4. The USDA implemented policies to ensure insurance will adjust for dumped milk. But how do they influence an insurance agency’s decisions? The insurance industry is known for their strict guidelines and limited assistance. The answer: The USDA created their own insurance programs. The Dairy Revenue Protection program is specifically for the “dairy” industry. It is voluntary, government subsidized, and protects dairy producers against declines in quarterly milk revenue below a guaranteed coverage level. The USDA stated: “USDA’s Risk Management Agency is ensuring that milk producers who purchased insurance are not inappropriately penalized if their milk must be dumped because of recent market disruptions caused by the coronavirus pandemic. For the 2020 calendar year, RMA is allowing Approved Insurance Providers (AIPs) to count dumped milk toward the milk marketings for the Dairy Revenue Protection…”
5. USDA states “dairy” consumption is needed daily and convinces the public by utilizing a common marketing strategy: consumer attraction to “science-based” product claims. Nutritional guidelines are based on studies the USDA conducts. It’s extremely convenient because they often use federal food assistance recipients as volunteers. Thus, taxpayer dollars will continue to bail out, subsidize, and maintain the supply channel that runs from farms to public institutions.
The USDA cites “dairy’s” calcium content as their reasoning behind its inclusion in the daily nutritional requirements. If they were not tasked with propping up the dairy industry, then foods high in calcium, and free of animal exploitation might have been included in the MyPlate chart in place of “dairy.” On their website they state: “What foods are included in the Dairy Group? All fluid milk products and many foods made from milk that retain their calcium content, such as yogurt and cheese, are part of the Dairy Group. Calcium-fortified soymilk (soy beverage) is also included. Foods made from milk that have little to no calcium, such as cream cheese, cream, and butter, are not part of the Dairy Group.”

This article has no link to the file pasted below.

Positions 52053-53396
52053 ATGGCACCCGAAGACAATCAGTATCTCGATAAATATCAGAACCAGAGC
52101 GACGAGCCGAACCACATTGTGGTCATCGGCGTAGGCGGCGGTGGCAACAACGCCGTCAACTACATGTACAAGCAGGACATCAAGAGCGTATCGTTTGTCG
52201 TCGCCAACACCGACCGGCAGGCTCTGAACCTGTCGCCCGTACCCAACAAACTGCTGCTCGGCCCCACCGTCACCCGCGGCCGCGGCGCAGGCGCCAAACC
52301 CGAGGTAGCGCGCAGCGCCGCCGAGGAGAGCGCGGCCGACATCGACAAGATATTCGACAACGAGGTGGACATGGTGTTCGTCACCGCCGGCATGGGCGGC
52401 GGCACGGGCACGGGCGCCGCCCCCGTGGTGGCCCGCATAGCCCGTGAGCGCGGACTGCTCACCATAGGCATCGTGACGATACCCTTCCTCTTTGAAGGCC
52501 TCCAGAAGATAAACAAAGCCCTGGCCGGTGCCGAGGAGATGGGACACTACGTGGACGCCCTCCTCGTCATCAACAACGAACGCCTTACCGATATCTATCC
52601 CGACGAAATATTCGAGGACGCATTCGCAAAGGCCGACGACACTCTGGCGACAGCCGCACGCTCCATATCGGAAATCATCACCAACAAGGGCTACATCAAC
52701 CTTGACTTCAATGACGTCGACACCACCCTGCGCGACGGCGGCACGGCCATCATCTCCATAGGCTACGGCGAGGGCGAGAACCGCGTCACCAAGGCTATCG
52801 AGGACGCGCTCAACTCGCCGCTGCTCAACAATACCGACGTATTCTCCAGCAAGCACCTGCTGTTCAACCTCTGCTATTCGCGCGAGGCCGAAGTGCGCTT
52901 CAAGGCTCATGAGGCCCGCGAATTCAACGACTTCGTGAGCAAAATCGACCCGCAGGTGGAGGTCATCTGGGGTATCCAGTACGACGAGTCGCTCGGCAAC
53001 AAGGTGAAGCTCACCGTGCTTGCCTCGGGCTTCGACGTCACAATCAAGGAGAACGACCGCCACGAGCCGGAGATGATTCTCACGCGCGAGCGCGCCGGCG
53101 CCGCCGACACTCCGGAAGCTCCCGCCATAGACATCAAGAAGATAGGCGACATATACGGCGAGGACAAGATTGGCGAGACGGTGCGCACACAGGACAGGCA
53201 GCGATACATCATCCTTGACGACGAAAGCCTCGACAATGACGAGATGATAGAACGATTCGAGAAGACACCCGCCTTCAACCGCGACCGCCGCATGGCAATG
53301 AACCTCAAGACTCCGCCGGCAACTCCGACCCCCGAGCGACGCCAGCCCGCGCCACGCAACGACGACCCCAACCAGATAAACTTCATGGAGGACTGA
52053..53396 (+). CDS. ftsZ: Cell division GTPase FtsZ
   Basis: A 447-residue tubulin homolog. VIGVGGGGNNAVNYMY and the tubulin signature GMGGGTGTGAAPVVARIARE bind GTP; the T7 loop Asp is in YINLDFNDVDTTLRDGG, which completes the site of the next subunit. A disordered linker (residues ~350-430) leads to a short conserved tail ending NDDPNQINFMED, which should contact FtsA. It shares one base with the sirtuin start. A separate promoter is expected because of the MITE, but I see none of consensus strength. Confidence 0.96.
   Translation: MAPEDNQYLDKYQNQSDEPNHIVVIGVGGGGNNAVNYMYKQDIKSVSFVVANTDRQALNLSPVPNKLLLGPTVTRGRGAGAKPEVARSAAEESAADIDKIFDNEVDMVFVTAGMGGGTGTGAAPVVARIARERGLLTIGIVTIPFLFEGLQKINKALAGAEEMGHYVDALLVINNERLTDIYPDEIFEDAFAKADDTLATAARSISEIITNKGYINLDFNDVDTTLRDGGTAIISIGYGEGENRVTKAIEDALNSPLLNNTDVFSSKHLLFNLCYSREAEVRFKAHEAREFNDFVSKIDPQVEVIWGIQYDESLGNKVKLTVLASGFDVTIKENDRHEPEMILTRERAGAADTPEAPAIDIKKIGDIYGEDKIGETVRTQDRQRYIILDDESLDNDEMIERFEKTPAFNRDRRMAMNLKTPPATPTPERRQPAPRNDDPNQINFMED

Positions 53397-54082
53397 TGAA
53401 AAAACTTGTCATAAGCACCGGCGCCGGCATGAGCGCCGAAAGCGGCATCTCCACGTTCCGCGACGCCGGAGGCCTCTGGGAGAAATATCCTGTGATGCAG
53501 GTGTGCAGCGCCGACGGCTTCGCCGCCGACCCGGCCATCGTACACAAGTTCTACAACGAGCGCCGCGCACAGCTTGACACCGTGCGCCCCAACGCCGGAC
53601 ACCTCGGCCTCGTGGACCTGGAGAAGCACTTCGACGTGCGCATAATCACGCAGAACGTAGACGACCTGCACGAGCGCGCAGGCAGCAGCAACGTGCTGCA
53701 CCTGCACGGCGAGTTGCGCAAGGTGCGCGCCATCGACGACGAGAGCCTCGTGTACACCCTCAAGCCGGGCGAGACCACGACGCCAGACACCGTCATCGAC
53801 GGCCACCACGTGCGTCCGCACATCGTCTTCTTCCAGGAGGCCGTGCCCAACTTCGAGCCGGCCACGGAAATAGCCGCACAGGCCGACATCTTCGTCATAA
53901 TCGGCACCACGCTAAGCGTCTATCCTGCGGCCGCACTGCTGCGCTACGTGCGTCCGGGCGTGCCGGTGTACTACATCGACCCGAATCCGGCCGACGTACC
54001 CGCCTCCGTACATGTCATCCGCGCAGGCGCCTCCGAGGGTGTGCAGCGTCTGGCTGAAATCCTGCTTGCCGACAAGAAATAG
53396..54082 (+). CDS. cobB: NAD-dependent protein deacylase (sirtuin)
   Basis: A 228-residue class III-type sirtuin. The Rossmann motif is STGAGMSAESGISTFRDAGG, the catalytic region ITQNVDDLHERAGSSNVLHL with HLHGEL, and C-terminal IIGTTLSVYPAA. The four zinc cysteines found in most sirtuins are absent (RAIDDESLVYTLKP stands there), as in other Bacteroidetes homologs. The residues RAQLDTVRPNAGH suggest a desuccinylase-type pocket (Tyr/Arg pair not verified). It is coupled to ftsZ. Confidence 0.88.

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6. The USDA makes purchases from animal agriculture with our tax dollars by claiming dairy must be a daily staple in public institutions such as schools: a guaranteed supply chain. During the COVID-19 crisis federal assistance for school food programs have focused heavily on dairy. They will continue to provide school lunch programs to children even though school is not in session due to COVID-19. This is a necessary positive initiative and it should not be canceled. However, milk taken from cows is not necessary, especially in federal programs. The nationwide Special Milk Program for Children (SMP) does not provide a plant-based option.The USDA incentivizes schools with the Special Milk Program by partially reimbursing the school for the milk they sell. In many cases the school offers the milk free of charge and the program fully reimburses them. Schools want to ensure all students eat regularly because this increases academic performance and standardized test scores so they take full advantage of food programs. It’s unfortunate the government chooses to provide reimbursement for the “dairy” industry’s products. Consumer demand is up for non-dairy milks and there is a wide variety, but U.S. government agencies have been closely tied to “dairy” for decades.